The terms “strong declension” and “weak declension” are primarily relevant to well-known dependent-marking languages[citation needed](such as the Indo-European languages,[citation needed] or Japanese). In dependent-marking languages, nouns in adpositional phrases can carry inflectional morphemes. (Adpositions include prepositions and postpositions.) In head-marking languages, the adpositions can carry the inflection in adpositional phrases. This means that these languages will have inflected adpositions. In Western Apache(San Carlos dialect), the postposition -ká’ ‘on’ is inflected for person and number with prefixes.

Singular Dual Plural
1st shi- on me noh- on us two da-noh- ‘on us’
2nd ni- on you nohwi- ‘on you two’ da-nohwi- ‘on you all’
3rd bi- ‘on him’ da-bi- ‘on them’

Traditional grammars have specific terms for inflections of nouns and verbs, but not for those of adpositions.[clarification needed]

[edit]Inflection vs. derivation

Inflection is the process of adding inflectional morphemes (smallest units of meaning) to a word, which indicate grammatical information (for example, case, number, person, gender or voice, mood, tense, or aspect). Derivation is the process of adding derivational morphemes, which create a new word from existing words, sometimes by simply changing grammatical category (for example, changing a noun to a verb).[2]

Words generally are not listed in dictionaries (in which case they would be lexical items) on the basis of their inflectional morphemes. But they often are listed on the basis of their derivational morphemes. For instance, English dictionaries list readable and readability, words with derivational suffixes, along with their root read. However, no traditional English dictionary lists book as one entry and booksas a separate entry nor do they list jump and jumped as two different entries.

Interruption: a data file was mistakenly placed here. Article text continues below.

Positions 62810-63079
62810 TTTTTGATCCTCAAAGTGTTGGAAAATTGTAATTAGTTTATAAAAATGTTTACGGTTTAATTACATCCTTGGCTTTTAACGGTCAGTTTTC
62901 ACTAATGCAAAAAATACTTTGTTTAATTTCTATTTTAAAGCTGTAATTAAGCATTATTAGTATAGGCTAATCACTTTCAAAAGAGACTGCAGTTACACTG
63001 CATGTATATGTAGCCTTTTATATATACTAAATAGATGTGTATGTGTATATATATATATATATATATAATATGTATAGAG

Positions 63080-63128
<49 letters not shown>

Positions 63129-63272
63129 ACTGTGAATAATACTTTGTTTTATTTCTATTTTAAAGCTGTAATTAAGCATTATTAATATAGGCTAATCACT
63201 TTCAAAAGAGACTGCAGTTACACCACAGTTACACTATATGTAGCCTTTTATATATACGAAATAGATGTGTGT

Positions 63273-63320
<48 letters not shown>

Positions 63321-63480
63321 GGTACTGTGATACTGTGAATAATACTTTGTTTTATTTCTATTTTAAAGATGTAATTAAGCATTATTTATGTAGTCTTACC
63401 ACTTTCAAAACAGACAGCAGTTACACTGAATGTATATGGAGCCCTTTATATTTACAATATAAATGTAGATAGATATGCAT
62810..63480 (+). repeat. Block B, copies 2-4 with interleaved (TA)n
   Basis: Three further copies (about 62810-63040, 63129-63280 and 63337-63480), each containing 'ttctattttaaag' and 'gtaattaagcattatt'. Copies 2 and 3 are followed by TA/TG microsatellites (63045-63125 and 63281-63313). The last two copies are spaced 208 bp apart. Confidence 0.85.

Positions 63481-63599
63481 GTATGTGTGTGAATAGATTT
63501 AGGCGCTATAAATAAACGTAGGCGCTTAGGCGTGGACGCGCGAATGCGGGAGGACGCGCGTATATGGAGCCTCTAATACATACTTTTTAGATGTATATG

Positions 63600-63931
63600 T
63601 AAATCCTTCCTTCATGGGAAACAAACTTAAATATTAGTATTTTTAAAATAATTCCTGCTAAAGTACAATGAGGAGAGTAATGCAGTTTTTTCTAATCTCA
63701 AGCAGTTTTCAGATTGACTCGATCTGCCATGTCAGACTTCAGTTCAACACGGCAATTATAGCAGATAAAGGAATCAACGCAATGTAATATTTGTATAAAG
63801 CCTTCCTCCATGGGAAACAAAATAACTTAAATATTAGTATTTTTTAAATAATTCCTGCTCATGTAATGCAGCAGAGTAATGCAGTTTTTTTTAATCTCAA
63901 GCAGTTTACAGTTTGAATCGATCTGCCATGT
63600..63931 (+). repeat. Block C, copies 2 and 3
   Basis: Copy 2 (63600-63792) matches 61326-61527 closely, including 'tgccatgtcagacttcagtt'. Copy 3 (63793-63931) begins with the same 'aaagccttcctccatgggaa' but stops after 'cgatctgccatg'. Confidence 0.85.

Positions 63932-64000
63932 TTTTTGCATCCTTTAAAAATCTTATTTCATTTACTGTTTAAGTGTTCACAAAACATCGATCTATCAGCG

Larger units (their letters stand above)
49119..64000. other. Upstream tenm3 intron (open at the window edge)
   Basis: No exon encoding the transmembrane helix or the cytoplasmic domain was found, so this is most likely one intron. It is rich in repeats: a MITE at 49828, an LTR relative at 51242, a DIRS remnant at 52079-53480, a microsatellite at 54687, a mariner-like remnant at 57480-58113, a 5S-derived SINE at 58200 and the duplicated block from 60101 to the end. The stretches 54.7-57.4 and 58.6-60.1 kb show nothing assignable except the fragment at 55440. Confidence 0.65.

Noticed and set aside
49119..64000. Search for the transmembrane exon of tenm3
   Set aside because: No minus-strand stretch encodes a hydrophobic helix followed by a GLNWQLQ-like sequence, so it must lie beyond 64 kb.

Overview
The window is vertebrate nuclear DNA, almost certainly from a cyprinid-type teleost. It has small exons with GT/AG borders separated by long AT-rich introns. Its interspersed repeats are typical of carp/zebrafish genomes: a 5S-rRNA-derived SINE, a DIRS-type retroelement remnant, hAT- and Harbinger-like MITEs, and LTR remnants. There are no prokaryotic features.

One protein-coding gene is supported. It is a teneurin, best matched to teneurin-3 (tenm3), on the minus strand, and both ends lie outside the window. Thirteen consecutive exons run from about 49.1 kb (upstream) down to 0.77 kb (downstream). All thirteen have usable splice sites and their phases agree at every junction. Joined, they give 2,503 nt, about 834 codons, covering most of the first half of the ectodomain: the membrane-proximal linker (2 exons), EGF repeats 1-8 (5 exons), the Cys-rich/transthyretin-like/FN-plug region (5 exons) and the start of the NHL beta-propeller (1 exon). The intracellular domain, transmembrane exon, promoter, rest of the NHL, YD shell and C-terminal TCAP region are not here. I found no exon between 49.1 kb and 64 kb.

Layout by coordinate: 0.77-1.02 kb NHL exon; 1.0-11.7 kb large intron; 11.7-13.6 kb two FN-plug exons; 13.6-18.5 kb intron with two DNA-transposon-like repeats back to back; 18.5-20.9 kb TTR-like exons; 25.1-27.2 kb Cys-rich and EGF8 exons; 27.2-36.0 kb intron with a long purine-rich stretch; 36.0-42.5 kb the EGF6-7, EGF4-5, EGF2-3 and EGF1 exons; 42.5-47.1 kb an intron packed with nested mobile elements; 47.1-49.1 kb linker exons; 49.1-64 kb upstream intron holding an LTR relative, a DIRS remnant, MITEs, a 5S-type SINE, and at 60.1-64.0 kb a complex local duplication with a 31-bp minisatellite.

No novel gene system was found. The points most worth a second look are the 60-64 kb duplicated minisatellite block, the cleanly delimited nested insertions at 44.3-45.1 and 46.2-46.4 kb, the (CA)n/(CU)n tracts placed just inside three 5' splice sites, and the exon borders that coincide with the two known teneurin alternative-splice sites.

[edit]Inflectional morphology

Languages that add inflectional morphemes to words are sometimes called inflectional languages, which is a synonym for inflected languages. Morphemes may be added in several different ways:

Affixing includes prefixing (adding before the base), and suffixing (adding after the base), as well as the much less common infixing (inside) and circumfixing (a combination of prefix and suffix).

Inflection is most typically realized by adding an inflectional morpheme (that is, affixation) to the base form (either the root or a stem).